Musical Theatre, comedy, History of American Musical Theatre


A final thesis for my Master of Fine Arts degree should encompass every aspect of the past few years spent in the class room. Therefore, as a perfect capstone to my degree, I have decided to conceive, write, and perform a new musical with my classmate Rockford Sansom entitled The History of Musical Theatre: A 16 Bar Cut. The History of Musical Theatre: A 16 Bar Cut will be a two-man musical that will capsulate all of musical theatre history in a single evening. Starting with the Greeks and finishing in the present, the show will comedically inform the audience, while paying homage to, the astonishing art form called musical theatre, using several outrageous conventions such as a game show, spoof, mimicry, and most importantly, drag. The show will also pose the question to everyone: with all the great literature already created, where is musical theatre headed, and who is going to bring us there? Writing A 16 Bar Cut will test the training I have received and my mastery of musical theatre as an art form. The show will demonstrate my understanding and passion for several components used by authors and actors alike to create a musical. Being that the show is a capsulation of all musical theatre, A 16 Bar Cut will show my true mastery of the history and literature of musical theatre. I will be forced to hone my skills of the collaborative process at a new level, as never having to truly execute them with such intensity before. The challenges that lay ahead will be seen not only in the performance aspect, but also in the creation of A 16 Bar Cut. Since musical theatre has an immense range in genre and style, the ability to technically master these styles and genres will prove to challenge me as a performer, as well as a writer. In the performance, there will be three main challenges: vocal qualities, dance techniques, and my acting craft. The vocal styles used in A 16 Bar Cut will test my capabilities as a singer to meet the demands needed to convey the original material used as it was initially intended. As a dancer, the specific movements and "signatures" of the many choreographers will challenge me to understand and be able to re-create these "specifics" for an audience. The character building will test me as an actor, starting with one through-lined character--a heightened half-brained juvenile form of myself--along with building approximately fifty auxiliary characters throughout the show. As a writer, there are two major challenges that I foresee. The first challenge is the arc of the show--needing to keep a steady through-line that will let the audience understand what is happening and follow the history. The second obstacle is making sure the audience understands the show. I may be finishing an M.F.A. in Musical Theatre, but not everyone will be. In fact, some audience members may not know anything about musical theatre. This challenge arises trying to make the show funny to everyone, not just musical theatre dorks. The Research and Analysis portion of my monograph document will follow the course of action laid out in the M.F.A. Thesis Guidelines. The (A) Research section will include the biographical information pertaining to the composers and lyricists involved in the selected materials. Librettists of specific book shows that we choose to utilize as it pertains to our show will also be included in this section. I will also include a brief subsection of each composer, lyricist, and librettist's significance to musical theatre history. The (B) Structural Analysis section will discuss the structure and dramatic organization of how we choose to create A 16 Bar Cut. The (C) Analysis of the Role section will reveal how we employ the stock characters/ comedic duo of the straight man and funny man (i.e., Laurel & Hardy and Abbot & Costello). All other components outlined in the M.F.A. Thesis Guidelines will be included in my document.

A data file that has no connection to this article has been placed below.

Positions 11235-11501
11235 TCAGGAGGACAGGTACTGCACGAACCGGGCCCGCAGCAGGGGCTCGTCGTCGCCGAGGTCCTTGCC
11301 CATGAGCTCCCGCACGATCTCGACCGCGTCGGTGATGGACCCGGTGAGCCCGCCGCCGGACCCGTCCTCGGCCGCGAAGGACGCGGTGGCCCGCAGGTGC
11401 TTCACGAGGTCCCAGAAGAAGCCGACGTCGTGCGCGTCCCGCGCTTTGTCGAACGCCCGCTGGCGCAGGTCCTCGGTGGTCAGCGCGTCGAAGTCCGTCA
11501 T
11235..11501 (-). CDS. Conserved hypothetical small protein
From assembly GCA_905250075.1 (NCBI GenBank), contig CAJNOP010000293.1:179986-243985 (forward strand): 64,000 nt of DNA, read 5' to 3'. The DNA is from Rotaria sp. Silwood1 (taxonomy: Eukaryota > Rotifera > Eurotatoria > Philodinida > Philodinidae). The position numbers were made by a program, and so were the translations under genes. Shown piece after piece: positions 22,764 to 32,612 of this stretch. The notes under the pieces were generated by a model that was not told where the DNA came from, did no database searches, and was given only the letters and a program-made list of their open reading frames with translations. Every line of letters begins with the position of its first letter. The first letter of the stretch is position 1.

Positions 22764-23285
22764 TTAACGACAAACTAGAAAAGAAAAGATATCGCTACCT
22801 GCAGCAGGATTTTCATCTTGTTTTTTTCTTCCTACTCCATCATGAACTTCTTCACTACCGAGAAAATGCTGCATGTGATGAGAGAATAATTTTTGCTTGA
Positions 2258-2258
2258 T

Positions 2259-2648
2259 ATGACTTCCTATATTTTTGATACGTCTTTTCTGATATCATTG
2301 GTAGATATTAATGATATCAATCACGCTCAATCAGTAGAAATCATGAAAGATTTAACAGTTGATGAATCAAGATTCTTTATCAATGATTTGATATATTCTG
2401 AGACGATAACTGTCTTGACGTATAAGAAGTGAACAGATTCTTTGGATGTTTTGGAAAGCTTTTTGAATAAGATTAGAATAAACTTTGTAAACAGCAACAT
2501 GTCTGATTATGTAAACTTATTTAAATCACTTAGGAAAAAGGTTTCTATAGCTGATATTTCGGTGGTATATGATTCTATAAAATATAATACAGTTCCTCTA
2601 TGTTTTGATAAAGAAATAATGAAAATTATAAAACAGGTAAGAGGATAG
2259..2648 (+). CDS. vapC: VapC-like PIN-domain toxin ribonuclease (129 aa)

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Graduation Date





Bell, John


Master of Fine Arts (M.F.A.)


College of Arts and Humanities



Degree Program









Length of Campus-only Access


Access Status

Masters Thesis (Open Access)